Rochester, Minn. – “Precision medicine” is becoming a national catchphrase after President Obama highlighted it in his State of the Union address.
But what exactly is it? Richard Weinshilboum, M.D., acting director of the Mayo Clinic Center for Individualized Medicine, describes this new, rapidly advancing frontier in medicine and outlines 10 changes that would speed development and help more patients benefit from a personalized approach to health care:
What is precision medicine? In precision medicine, also called individualized medicine or personalized medicine, physicians use knowledge about a person’s personal genetic makeup to help determine the best plan for disease prevention, diagnosis and treatment. The mapping of the human genome in 2003 by U.S. scientists jump-started medical genomics; the Human Genome Project was an immense international collaboration that took 13 years and cost $3.8 billion. The National Institutes of Health’s National Human Genome Research Institute, which coordinated the project, estimates economic growth from that project at $798 billion.
"We are now poised to apply genomic technologies developed with the findings of the Human Genome Project into everyday patient care,” Dr. Weinshilboum says.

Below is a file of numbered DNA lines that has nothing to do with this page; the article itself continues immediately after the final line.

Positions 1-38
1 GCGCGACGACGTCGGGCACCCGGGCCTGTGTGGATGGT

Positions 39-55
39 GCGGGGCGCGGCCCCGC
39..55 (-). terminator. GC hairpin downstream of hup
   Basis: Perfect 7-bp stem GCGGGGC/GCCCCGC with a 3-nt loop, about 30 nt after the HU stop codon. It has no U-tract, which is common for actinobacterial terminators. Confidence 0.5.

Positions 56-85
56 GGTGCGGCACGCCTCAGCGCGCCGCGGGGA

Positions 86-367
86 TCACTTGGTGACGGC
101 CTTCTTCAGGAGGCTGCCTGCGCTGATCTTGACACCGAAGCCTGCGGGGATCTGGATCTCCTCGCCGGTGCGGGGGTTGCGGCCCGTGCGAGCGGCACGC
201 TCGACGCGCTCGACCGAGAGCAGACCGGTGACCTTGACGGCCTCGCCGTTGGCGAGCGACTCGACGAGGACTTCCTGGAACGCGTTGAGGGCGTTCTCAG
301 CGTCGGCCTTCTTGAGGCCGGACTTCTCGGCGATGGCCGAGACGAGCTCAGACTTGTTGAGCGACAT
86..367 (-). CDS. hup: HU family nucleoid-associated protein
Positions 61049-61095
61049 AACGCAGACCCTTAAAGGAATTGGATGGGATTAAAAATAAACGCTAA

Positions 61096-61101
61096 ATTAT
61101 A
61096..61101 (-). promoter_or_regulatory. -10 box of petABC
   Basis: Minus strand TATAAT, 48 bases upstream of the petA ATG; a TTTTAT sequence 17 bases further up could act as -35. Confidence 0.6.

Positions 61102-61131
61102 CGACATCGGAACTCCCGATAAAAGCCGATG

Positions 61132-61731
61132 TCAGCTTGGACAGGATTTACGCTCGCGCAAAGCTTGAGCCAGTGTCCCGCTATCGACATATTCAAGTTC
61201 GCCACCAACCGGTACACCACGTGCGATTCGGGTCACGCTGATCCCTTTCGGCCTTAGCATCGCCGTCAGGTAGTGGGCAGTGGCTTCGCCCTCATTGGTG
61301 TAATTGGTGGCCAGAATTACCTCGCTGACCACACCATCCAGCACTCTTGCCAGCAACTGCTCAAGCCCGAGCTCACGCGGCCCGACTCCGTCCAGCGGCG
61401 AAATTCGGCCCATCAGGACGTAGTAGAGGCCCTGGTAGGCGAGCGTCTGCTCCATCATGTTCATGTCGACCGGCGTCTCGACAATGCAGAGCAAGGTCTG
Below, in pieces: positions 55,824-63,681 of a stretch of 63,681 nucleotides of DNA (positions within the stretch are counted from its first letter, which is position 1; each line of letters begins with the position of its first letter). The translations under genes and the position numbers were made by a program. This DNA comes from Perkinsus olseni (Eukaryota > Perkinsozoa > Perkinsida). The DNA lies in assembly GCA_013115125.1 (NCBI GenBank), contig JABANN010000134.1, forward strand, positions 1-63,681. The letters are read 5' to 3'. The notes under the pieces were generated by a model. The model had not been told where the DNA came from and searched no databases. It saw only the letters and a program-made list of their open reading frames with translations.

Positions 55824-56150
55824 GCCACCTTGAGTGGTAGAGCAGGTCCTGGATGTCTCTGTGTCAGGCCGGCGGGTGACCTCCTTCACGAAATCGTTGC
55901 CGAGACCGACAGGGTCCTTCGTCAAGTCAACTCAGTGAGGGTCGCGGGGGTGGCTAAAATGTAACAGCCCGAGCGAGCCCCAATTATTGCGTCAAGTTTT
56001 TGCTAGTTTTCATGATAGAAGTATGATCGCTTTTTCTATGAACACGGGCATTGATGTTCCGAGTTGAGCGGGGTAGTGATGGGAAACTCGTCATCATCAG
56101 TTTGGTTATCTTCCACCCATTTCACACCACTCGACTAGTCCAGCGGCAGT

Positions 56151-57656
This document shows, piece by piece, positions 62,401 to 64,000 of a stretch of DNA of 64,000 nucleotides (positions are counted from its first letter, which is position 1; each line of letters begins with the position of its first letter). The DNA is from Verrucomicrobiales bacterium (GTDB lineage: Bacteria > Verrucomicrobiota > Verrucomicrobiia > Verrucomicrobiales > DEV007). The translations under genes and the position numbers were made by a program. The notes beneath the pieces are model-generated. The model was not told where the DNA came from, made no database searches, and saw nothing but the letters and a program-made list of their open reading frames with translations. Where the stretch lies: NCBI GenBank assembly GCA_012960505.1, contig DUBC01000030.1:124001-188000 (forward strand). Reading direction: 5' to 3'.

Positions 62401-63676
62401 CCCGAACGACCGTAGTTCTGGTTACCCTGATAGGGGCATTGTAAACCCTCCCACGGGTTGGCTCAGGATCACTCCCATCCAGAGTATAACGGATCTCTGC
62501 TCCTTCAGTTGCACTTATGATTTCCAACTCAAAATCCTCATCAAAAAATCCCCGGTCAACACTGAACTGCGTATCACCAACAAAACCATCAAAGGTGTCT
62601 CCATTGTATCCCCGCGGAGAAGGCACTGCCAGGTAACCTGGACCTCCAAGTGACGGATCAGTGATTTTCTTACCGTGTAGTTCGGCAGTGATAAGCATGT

“However, if the U.S. is to remain the world leader in health care innovation and delivery, we need another national genomics effort that will accelerate scientific discovery and clinical implementation while continuing to encourage the rapid technological innovations and entrepreneurialism that have gotten us to this point."
MEDIA CONTACT: To schedule an interview with Dr. Weinshilboum or other Mayo Clinic individualized medicine experts, please contact Sam Smith or Robert Nellis in Mayo Clinic Public Affairs at 507-284-5005 or firstname.lastname@example.org.
What would help the U.S. continue to lead in precision medicine? President Obama’s call for a national initiative to advance individualized medicine, including increased funding to the National Institutes of Health to support advances in precision medicine, is an important step, Dr. Weinshilboum says. Other moves that would help include:
What are some precision medicine terms that people might start hearing more frequently from physicians, researchers and policymakers?
For a longer glossary of individualized medicine terms, see the Mayo Clinic Center for Individualized Medicine.
About Mayo Clinic
Mayo Clinic is a nonprofit organization committed to medical research and education, and providing expert, whole-person care to everyone who needs healing. For more information, visit http://www.mayoclinic.org/about-mayo-clinic or https://newsnetwork.mayoclinic.org/.
About the Mayo Clinic Center for Individualized Medicine
The Mayo Clinic Center for Individualized Medicine is home to the Individualized Medicine Clinic, the world's first integrated multidisciplinary genomics clinic, serving patients with advanced cancer and complex diagnoses. The center discovers and integrates the latest in genomic, molecular and clinical sciences into personalized care for each Mayo Clinic patient. Visit http://mayoresearch.mayo.edu/center-for-individualized-medicine for more information.